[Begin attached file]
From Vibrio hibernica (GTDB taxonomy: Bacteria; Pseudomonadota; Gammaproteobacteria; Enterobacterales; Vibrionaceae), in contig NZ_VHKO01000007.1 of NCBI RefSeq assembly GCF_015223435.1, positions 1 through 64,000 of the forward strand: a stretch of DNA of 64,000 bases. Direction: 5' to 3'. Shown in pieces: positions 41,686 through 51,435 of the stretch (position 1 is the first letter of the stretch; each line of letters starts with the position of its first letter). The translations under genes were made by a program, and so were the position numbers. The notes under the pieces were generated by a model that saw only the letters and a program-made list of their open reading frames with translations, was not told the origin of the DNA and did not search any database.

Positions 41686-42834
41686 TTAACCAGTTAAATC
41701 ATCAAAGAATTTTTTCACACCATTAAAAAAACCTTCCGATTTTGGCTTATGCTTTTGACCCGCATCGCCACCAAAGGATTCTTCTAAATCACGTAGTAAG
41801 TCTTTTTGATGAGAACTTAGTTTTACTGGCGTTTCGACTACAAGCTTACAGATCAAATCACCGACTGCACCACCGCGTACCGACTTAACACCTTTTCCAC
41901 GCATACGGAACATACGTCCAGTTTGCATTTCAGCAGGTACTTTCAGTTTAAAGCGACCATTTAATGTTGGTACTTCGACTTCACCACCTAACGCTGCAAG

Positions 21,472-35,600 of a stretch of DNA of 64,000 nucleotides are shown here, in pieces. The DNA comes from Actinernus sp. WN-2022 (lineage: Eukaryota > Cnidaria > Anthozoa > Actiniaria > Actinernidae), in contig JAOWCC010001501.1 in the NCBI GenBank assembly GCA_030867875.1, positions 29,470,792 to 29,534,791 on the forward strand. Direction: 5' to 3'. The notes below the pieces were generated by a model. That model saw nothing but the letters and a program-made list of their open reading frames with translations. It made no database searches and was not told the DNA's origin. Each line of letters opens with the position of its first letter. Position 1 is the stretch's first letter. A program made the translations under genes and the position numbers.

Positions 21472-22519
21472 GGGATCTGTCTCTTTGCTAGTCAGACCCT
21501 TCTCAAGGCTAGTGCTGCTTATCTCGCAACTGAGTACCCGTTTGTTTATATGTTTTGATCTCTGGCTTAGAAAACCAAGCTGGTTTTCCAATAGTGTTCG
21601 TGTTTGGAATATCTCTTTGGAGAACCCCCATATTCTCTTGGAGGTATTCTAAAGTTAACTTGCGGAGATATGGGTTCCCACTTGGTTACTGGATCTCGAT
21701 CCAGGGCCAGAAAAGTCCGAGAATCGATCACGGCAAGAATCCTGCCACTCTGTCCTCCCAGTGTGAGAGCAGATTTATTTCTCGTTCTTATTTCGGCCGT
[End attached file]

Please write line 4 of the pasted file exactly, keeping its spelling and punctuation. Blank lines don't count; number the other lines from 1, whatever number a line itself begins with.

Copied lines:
41701 ATCAAAGAATTTTTTCACACCATTAAAAAAACCTTCCGATTTTGGCTTATGCTTTTGACCCGCATCGCCACCAAAGGATTCTTCTAAATCACGTAGTAAG